• 1 Division of Population Genetics, National Institute of Genetics, Mishima, Japan
  • 2 Jeffrey Cheah School of Medicine and Health Sciences, Monash University Malaysia, Sunway City, Selangor, Malaysia
  • 3 National Institute of Biomedical Genomics, Kalyani, West Bengal, India
  • 4 Department of Anthropology, University of the Philippines, Diliman, Quezon City, The Philippines
  • 5 Department of Evolutionary Genetics, Max Planck Institute for Evolutionary Anthropology, Leipzig, Germany
  • 6 Department of Human Genetics, Graduate School of Medicine, The University of Tokyo, Japan
  • 7 Department of Integrated Biosciences, Graduate School of Frontier Sciences, The University of Tokyo, Kashiwa, Japan
  • 8 Department of Anthropology, Faculty of Science, The University of Tokyo, Japan
Genome Biol Evol, 2017 08 01;9(8):2013-2022.
PMID: 28854687 DOI: 10.1093/gbe/evx118


Human presence in Southeast Asia dates back to at least 40,000 years ago, when the current islands formed a continental shelf called Sundaland. In the Philippine Islands, Peninsular Malaysia, and Andaman Islands, there exist indigenous groups collectively called Negritos whose ancestry can be traced to the "First Sundaland People." To understand the relationship between these Negrito groups and their demographic histories, we generated genome-wide single nucleotide polymorphism data in the Philippine Negritos and compared them with existing data from other populations. Phylogenetic tree analyses show that Negritos are basal to other East and Southeast Asians, and that they diverged from West Eurasians at least 38,000 years ago. We also found relatively high traces of Denisovan admixture in the Philippine Negritos, but not in the Malaysian and Andamanese groups, suggesting independent introgression and/or parallel losses involving Denisovan introgressed regions. Shared genetic loci between all three Negrito groups could be related to skin pigmentation, height, facial morphology and malarial resistance. These results show the unique status of Negrito groups as descended from the First Sundaland People.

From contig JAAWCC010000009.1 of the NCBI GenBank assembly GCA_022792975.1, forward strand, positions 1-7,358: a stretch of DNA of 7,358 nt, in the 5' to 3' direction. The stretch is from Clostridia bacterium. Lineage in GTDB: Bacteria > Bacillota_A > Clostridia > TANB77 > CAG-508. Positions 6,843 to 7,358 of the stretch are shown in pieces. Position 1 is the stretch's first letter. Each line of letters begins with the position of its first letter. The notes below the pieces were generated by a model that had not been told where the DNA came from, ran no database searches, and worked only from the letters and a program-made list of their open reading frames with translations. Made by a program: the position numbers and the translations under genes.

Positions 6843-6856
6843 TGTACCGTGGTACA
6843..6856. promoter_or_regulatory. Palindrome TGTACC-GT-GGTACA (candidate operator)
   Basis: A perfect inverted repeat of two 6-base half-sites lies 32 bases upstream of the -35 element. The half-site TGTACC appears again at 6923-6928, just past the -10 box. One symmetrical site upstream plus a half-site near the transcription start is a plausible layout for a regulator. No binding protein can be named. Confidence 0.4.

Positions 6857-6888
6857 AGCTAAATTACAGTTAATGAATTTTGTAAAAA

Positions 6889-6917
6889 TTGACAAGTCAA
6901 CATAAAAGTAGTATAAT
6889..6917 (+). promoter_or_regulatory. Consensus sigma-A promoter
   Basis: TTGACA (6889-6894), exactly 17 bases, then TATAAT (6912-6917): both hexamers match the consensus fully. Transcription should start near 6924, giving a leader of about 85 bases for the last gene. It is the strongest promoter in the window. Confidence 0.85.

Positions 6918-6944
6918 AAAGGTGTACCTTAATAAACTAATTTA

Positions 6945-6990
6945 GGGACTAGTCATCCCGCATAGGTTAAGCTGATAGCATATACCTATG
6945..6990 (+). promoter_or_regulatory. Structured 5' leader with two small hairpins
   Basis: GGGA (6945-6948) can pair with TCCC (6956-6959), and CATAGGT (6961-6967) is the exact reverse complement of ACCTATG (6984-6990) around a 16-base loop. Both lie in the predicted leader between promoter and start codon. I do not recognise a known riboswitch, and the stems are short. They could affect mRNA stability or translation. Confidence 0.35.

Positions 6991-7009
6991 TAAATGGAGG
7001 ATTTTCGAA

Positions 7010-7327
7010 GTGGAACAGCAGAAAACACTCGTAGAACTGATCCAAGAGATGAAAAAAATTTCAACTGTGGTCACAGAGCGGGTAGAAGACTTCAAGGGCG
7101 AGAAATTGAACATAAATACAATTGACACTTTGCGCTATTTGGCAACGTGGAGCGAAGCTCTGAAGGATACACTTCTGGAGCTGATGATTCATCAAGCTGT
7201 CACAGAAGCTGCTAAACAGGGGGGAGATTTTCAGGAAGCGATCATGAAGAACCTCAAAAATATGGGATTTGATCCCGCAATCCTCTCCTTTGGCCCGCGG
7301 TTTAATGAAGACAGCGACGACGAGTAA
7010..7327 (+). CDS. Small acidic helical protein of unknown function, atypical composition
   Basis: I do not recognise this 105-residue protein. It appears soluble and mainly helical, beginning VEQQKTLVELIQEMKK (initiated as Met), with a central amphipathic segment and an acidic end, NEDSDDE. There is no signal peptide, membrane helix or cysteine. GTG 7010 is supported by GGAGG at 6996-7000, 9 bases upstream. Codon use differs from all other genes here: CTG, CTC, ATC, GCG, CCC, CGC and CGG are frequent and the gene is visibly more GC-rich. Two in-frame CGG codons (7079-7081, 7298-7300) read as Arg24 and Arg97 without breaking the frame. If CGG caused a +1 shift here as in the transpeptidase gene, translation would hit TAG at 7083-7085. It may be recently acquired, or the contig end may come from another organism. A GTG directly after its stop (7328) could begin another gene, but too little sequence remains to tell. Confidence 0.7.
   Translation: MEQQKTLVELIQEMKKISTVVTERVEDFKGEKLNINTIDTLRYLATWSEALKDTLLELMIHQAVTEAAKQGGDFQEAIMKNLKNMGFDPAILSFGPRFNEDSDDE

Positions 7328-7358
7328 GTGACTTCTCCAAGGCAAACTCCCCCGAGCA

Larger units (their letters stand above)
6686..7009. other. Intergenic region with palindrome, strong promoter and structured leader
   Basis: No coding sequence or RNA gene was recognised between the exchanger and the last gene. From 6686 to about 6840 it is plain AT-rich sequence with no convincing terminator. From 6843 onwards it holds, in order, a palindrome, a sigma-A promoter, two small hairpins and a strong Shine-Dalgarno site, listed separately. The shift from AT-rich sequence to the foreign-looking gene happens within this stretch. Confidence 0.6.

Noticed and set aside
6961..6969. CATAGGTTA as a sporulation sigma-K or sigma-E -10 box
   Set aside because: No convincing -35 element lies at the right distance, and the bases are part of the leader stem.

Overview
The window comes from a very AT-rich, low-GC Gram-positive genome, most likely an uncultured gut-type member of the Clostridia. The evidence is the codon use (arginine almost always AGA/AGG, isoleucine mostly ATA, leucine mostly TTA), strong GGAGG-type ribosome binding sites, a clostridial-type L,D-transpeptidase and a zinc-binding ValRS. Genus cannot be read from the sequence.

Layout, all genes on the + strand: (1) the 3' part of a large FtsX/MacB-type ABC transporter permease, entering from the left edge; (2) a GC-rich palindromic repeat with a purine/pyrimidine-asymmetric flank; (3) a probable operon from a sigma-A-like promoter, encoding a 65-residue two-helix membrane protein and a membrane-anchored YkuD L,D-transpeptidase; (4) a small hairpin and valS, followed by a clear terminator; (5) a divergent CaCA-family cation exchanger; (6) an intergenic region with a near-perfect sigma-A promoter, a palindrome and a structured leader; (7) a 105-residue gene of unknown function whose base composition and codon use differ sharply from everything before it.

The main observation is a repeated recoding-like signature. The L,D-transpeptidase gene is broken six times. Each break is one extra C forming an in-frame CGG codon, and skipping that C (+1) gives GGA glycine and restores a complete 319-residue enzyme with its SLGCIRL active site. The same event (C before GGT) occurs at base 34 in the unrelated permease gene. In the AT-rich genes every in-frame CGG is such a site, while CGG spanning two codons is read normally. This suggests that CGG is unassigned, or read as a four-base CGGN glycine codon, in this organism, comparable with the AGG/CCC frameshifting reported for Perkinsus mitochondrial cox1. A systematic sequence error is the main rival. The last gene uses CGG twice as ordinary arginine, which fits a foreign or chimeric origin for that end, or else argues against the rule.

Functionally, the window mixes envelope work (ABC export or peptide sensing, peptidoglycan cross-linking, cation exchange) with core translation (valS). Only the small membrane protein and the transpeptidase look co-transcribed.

* Title and MeSH Headings from MEDLINE®/PubMed®, a database of the U.S. National Library of Medicine.